When: Fall semester; Spring semester
Where: The Howard Thurman Center for Common Ground
What: The Common Thread podcast is a Hub Co-curricular Learning Experience, also known as CC160. Students who register for this class conceptualize, research, and create original podcast episodes during the semester. Episodes cover a wide range of topics and feature BU students, faculty, staff, and thought leaders from Boston and beyond.
How to get involved: To learn more about Hub co-curriculars, please contact firstname.lastname@example.org.
Check out past episodes!
Boston University is changing the way it does general education with the BU Hub. Want to learn more about it? Tune in! (January 28, 2019)
BU students need 26 Hub units in order to graduate, and they can earn Hub units through cocurricular experiences and classes. But what is a cocurricular? Find out in this episode. (January 28, 2019)
College athletics is a source of school pride and spirit, but do fans attend both men’s and women’s sports equally? (May 7, 2019)
Living in a city often means dealing with unpleasant noises. But there’s more to urban sound than what meets the ear. (October 15, 2019)
How are BU students gearing up for the 2020 Presidential Election? Steve Gelman and Isabella Georges investigate. (October 30, 2019).
The Boston accent is an iconic part of the city’s culture, but what does it mean if it disappears? In this episode, Camryn McMurtry (COM ’22) spoke to the Howard Thurman Center’s Katherine Kennedy, Director, and Karen Brown, Executive Secretary, two proud Bostonians. (October 30, 2019).
While some students have never heard of it, the Core Curriculum – known affectionately as just “The Core” – is a special community within CAS characterized by students’ love of learning. Find out more about “The Core” in this episode. (November 6, 2019).
Amid controversy and student protests, Ben Shapiro will be speaking at BU on November 13. How and why did this event come to be? To find out, Grace Ferguson (COM ’22) spoke with Diana Soriano (CAS ’21) and Nick Deane (ENG ’21) of BU Young Americans for Freedom, the student group that invited Shapiro. (November 7, 2019).
In the wake of the COVID-19 pandemic, Boston University’s campus has shut down. What does this mean for international students? (April 21, 2020).
Coffee has become one of the most popular drinks in the world and in the process developed its own widespread subculture. John and Will dive in to find out why. (April 21, 2020).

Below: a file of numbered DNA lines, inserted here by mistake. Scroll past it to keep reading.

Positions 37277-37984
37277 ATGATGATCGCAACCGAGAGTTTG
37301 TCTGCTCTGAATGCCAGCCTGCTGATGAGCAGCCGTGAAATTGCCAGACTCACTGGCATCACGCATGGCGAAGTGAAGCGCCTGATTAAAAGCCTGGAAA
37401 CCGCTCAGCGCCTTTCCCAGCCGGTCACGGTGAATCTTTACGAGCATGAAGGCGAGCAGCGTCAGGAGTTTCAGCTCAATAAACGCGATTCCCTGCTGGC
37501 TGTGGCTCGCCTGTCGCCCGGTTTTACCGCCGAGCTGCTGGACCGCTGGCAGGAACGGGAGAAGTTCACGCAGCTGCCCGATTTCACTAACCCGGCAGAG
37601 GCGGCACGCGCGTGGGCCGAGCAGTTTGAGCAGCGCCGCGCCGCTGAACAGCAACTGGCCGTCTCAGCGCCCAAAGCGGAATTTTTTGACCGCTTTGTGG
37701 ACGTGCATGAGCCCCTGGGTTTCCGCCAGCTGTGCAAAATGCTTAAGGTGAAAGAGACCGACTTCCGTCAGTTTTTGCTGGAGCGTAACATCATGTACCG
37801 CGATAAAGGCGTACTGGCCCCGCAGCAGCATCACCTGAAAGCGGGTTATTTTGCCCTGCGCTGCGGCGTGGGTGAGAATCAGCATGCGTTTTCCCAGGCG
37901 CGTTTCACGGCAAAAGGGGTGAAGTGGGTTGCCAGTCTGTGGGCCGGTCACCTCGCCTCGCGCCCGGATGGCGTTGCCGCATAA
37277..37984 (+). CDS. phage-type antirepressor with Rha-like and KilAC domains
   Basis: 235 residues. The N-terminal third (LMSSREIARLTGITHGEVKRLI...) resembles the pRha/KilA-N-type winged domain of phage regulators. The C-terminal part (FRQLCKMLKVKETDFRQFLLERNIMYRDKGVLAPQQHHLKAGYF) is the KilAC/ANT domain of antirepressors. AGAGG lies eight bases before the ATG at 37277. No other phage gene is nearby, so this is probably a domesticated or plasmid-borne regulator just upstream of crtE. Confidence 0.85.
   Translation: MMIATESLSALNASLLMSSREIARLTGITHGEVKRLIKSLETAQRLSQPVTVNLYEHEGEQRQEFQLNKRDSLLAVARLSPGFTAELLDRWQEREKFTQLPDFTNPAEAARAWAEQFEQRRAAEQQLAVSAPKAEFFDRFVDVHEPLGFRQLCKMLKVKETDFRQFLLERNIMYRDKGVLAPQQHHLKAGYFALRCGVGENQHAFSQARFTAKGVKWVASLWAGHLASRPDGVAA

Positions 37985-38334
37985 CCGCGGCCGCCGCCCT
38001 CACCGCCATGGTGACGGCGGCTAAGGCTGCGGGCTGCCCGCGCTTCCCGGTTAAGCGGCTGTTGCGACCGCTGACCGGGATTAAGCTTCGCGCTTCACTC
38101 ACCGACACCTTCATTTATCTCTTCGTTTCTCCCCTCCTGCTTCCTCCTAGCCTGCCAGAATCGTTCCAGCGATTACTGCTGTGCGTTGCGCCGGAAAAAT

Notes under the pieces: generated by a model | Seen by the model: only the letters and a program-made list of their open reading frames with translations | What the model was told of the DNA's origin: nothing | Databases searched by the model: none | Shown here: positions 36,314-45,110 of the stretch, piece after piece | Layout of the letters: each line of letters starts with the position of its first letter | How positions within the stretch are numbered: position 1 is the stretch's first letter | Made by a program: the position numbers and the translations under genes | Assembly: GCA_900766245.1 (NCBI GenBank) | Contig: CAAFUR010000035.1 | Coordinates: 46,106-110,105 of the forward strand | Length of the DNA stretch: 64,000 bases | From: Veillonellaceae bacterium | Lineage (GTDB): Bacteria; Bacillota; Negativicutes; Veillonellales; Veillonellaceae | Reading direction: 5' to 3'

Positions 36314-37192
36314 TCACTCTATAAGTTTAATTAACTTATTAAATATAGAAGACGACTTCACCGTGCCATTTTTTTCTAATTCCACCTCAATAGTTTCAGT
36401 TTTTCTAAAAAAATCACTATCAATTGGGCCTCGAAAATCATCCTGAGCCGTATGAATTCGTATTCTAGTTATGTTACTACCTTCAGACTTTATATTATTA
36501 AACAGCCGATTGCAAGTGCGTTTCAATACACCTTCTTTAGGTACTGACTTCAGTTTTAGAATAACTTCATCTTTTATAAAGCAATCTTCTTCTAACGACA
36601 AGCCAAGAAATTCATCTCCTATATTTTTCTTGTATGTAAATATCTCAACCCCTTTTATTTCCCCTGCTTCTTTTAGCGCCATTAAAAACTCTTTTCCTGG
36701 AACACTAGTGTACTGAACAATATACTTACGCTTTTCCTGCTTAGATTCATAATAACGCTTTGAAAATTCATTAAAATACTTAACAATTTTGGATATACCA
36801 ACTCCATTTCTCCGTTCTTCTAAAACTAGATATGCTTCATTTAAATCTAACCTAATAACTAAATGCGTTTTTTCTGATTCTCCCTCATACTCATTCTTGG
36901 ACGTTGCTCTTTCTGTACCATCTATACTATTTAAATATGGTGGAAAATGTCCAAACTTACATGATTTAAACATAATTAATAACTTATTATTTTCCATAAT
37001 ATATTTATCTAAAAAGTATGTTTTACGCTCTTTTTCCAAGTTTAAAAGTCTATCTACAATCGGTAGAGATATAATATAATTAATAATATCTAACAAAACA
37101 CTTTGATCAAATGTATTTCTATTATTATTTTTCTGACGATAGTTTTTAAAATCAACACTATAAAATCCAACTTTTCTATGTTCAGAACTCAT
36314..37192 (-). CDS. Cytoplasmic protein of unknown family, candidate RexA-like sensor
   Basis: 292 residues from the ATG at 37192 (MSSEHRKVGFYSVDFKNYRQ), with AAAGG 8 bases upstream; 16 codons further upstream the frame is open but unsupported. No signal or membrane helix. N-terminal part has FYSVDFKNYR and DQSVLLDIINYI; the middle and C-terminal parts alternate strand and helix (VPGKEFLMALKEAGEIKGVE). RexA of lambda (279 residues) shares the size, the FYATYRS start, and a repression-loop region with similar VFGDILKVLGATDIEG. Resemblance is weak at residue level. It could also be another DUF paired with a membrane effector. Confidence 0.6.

The College of Communication (COM) has a reputation of not requiring a lot of work from its students, but is that perception accurate? (April 22, 2020).
In this episode, Billy Bugara (COM ‘23) and Melissa Ellin (COM ‘23) seek to answer how politics has changed with the advent of social media and President Trump’s use of Twitter. (April 23, 2020).
The HTC opened a brand new, state-of-the-art facility in January 2020. Find out why in this episode. (April 30, 2020).
Trap music has become one of the most popular subgenres of hip hop and one of the most pervasive production styles across all genres of music in the past decade, but what will come after? (November 19, 2020).
Vishal Ramola (CAS ’21) and Michael Klein (CAS ’24) chat with Associate Provost and Dean of Students Kenneth Elmore to learn more about his hobbies and interests and what makes him one of the coolest human beings on Commonwealth Avenue (November 30, 2020).
In this episode, Horace Mo (CAS ’23) and Philip Penabella (CAS ’22) explore the field of sports psychology and how NBA superstars such as LeBron James, Anthony Davis, and Michael Jordan manage their stress on and off the court. (December 1, 2020).
Ariane Vigna (COM ’22) and Ashley Montiel (COM ’22) examine at the impact of climate change, more specifically the 2020 California fires, on BU students. We learn about the causes of the fires and how the BU administration has been reacting to and planning for climate change as it begins to affect students’ lives. (December 1, 2020).
In this episode, Lifu Zhang (ENG ’22) and Luying Guo (COM ’22) explore how the recent global virus COVID-19 has affected the U.S. economy. (December 2, 2020).